Cichlid Room Companion


Breeding the Lamena, a New Cichlid from Madagascar

By , 1996. printer
Patrick de Rham, 2000

Classification: Captive maintenance, Madagascar.

Lamena nourissati The male Lamena nourissati, the main guardian of eggs and larvae. Photo by Patrick de Rham.

As most readers of Cichlid News already know, lamena is the native name for a new and beautiful cichlid from Madagascar. First collected by Jean-Claude Nourissat and myself (as juveniles in October, 1991 and then as adults in October, 1992) in the vicinity of Mandritsara, a town in the north central part of the island. At the present time the species is known only from restricted stretches of the Mangarahara River and its rocky, clearwater tributary, the Ambomboa River. Lamena, which translates as "red one" in Malagasy, is a rheophilic species related to the genus Paretroplus. In my opinion, the new species is sufficiently distinct from all known members of Paretroplus to warrant the creation of a new generic taxon; it is anticipated that the formal description of the lamena will appear soon in a scientific journal.

Of the 20 adult specimens collected from the Ambomboa in 1992, I kept four individuals, which I transported in my suitcase to their new home in Lausanne, Switzerland. They were housed in a 130-gallon aquarium with four juvenile Paratilapia polleni, an unidentified Madagascar goby, and for a short time, a few Bedotia geayi and Rheocles species. Water-worn rocks, pieces of driftwood, and reclined flower pots provided many hiding places while simulating the natural environment of the fish. The bottom was covered with a thin layer of sand. Plants consisted of floating hornwort and a few Aponogeton sp. planted in shallow flower pots filled with gravel. Water provided - a mixture of tap and demineralized ­ was soft with a neutral pH, while temperatures were maintained at 24-27°C. Though water changes were frequent and massive, conditions on the whole were very similar to those found in the fish's natural habitat.

Within one or two days of being introduced to the aquarium, three of the lamena had established territories. Of these, the two larger individuals each claimed half the tank, while the third was left with a very restricted space in the middle among a few rocks. These three individuals were beautifully colored in bright orange with two contrasting black bands. Border confrontations were frequent but seldom came to blows. Obviously these individuals were males. The fourth lamena remained a drab brown and did not establish a territory. However within the next few days it had paired off with the male occupying the left half of the tank. Some interaction was observed, and the pair may have spawned, but no eggs were ever observed. Two weeks later the pair bond broke down, and the male became very aggressive, harassing and biting the female who had great difficulty in finding a refuge in spite of the many hiding places provided. In an attempt to relieve some of the pressure on the female, the two other males were removed. The remaining male immediately claimed the entire tank as his territory and intensified his attacks on the female. As her body and fins began to show the effects of his assaults, the female was separated from the male with a glass plate. She quickly revived, her wounds healing in a surprisingly short time. The pair spent most of their time in a face-off at the plate with no signs of hostility. However each time I removed it, the male resumed his persecution. Nonetheless, after a month of short-term trials, I removed the partition permanently as it was preventing good water circulation. The female again went into hiding. Fortunately the aggressiveness of the male diminished with time, and although the female continued to behave in a stressed manner, she did manage to survive. At each feeding she'd quickly grab a chunk of food ­ mainly frozen bloodworms before diving back into her hiding place to eat.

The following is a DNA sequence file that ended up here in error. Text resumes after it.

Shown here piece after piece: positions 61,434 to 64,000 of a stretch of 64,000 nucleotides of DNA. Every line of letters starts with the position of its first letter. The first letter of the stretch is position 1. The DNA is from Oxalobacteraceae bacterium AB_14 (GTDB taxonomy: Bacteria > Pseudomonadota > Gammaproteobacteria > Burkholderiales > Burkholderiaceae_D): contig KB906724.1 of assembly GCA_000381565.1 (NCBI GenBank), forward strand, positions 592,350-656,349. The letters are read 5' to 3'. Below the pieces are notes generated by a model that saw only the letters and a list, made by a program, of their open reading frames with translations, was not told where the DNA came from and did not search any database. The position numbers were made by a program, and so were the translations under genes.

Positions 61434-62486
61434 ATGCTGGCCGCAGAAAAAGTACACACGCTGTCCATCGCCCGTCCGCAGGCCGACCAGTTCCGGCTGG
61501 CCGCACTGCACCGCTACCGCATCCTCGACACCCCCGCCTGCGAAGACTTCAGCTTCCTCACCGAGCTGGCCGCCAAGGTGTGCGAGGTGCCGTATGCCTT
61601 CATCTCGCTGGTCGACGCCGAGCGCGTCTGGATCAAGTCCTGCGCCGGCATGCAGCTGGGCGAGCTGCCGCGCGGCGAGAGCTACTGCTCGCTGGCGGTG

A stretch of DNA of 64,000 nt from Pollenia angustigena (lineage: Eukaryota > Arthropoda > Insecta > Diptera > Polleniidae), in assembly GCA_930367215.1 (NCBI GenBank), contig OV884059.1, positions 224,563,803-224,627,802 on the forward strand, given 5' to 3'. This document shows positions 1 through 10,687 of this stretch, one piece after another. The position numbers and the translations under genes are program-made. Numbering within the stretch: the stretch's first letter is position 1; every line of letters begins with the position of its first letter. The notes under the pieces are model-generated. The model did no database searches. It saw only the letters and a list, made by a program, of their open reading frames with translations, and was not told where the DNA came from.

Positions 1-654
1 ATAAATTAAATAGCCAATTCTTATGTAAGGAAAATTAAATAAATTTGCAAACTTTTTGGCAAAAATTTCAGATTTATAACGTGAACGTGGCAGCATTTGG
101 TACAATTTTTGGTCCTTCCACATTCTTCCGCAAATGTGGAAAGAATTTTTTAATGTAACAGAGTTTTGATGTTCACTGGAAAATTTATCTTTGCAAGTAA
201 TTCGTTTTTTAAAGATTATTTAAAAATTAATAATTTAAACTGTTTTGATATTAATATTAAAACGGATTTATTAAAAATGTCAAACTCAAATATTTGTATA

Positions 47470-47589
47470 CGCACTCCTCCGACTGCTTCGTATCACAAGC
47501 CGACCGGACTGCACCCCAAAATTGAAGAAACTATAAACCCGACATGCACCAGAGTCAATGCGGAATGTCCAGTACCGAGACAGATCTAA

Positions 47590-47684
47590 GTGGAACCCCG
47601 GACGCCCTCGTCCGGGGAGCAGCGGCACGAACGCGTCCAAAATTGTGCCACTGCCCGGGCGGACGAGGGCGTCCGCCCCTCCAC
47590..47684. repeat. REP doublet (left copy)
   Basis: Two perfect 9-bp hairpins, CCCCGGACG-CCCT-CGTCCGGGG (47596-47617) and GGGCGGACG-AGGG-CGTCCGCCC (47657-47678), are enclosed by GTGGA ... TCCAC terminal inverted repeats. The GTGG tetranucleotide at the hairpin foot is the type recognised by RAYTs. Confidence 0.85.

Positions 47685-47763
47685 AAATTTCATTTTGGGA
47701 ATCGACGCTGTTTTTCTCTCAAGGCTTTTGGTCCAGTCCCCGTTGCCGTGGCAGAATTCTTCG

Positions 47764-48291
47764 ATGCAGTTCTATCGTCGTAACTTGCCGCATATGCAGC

Several months passed in this manner; at the end of May (1993), a change in the behavior of the pair was observed. First, the appetite of the female increased, which led to her emerging from her hiding place each time my presence indicated a feeding was imminent. As a result of her increased food intake, she began to fill out and her abdomen became slightly swollen. As this happened, the aggressiveness of the male declined further. Indeed, his attacks were less frequent and were always preceded by frontal displays, presenting his body laterally with fins erect and quivering. Soon the male's aggressiveness disappeared completely and the pair began patrolling the tank together. After inspecting several sites, the pair concentrated their activities under a large piece of driftwood arched over a flowerpot containing gravel and Aponogeton bulbs. Initially the male took the lead in luring the female to the site, but eventually the roles reversed with the female leading the male to the selected site. At this time the female's oviduct protruded prominently, whereas the male's genital papilla, which had always been slightly visible, was extended.

On June 17, I had to leave town for a five-day trip. Expecting the pair to breed at any time, I solicited the assistance of two friends, Olivier Meyer and Claudia Mejia, in checking on the fish. Upon my return, Claudia told me that the pair had indeed spawned as she had observed the eggs that afternoon. Since the lights were already out in the fish room, I waited until the next morning to have a look at the aquarium. Though no eggs were seen, the behavior of one of the fish clearly indicated that larvae had been transferred to a bare flower pot. I couldn't actually see the fry, as the pot obstructed my view and I didn't want to get so close as to spook the guardian. What was clear was the identity of the single parent overseeing the young; it was the male! The female swam above the pot and would from time to time approach the larvae and the male, who did not object to her presence. Most of her time was spent patrolling around the nest and chasing away any potential intruders (including a larger male P. polleni).